• Training treats: Small, bite-sized treats that are low in calories are perfect for training and rewarding good behavior. Look for treats that are high in protein and low in fat, and break them into smaller pieces as needed. Examples include soft, chewy treats or small pieces of cheese or cooked chicken.
  • Homemade treats: Making your own treats at home can be a fun and rewarding way to provide your dog with healthy snacks. Just be sure to use dog-friendly ingredients and avoid any that are harmful to dogs, such as chocolate or onions.

Remember, treats should make up no more than 10% of your dog's daily diet, and you should always consult with your veterinarian if you have any concerns about your dog's diet or nutrition.

The Research Continues

Gut microbiome research in animals is still limited; however, in humans, an imbalanced gut microbiome can lead to issues such as cardiovascular disease, immune disorders, and liver and brain diseases.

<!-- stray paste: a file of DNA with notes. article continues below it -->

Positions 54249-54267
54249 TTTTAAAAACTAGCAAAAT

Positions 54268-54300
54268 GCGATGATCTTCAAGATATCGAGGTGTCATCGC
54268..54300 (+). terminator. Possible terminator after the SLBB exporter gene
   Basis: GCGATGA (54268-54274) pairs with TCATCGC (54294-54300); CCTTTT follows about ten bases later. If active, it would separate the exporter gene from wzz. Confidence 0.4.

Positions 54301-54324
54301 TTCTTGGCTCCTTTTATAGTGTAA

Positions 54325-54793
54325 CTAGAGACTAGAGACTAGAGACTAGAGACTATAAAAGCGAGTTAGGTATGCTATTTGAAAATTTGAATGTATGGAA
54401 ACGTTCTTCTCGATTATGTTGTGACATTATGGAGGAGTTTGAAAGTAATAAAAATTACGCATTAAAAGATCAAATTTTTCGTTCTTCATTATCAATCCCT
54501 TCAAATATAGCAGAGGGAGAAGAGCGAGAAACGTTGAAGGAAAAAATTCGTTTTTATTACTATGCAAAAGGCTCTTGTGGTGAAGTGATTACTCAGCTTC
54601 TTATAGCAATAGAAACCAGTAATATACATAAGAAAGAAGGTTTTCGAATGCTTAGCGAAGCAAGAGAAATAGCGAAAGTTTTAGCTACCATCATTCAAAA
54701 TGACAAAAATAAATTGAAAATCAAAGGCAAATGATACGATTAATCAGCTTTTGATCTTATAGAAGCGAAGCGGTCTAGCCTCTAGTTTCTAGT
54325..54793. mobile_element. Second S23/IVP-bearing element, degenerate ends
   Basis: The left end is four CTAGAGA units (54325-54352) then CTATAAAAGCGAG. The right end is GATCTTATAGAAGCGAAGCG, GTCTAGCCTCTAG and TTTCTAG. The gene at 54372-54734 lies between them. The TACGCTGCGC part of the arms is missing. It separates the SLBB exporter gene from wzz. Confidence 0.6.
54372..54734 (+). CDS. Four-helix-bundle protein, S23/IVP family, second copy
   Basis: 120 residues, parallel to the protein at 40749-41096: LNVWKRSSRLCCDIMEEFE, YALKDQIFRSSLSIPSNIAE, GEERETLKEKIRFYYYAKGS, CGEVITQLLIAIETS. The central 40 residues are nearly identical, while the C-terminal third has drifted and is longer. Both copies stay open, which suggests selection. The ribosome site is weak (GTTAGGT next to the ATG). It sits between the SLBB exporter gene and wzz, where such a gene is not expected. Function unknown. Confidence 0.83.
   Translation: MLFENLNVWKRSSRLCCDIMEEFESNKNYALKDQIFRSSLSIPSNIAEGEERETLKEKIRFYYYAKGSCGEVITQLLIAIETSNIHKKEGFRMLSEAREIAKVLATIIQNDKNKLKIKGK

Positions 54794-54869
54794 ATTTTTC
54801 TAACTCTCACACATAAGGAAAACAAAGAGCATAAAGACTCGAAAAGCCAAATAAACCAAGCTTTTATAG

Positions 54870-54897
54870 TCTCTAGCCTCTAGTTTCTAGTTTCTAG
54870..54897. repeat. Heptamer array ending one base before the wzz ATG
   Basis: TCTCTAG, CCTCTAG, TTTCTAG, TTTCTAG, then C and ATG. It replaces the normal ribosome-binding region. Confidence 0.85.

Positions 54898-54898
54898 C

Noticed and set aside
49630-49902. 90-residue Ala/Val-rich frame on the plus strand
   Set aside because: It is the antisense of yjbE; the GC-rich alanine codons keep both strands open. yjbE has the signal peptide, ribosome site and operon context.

While there is still plenty of research to be done in regards to the gut microbiome in companion animals like dogs and cats, the evidence is clear that proper gut health (and loads of beneficial bacteria!) are integral to your dog’s overall health.  

So, next time, rather than treating Fido to a Twinkie when he’s being an extra good boy, consider giving him something healthy like a CBD treat or a piece of sliced apple. Don’t forget to add the best probiotic for dogs to their meal later in the day and rest easy knowing you’re contributing to a long, healthy life for your best friend.

Read More: 

How a Dog's Diet Shapes its Gut Microbiome

The Role of the Canine Gut Microbiome and Metabolome in Health

The Unknown Sugar in Pet Food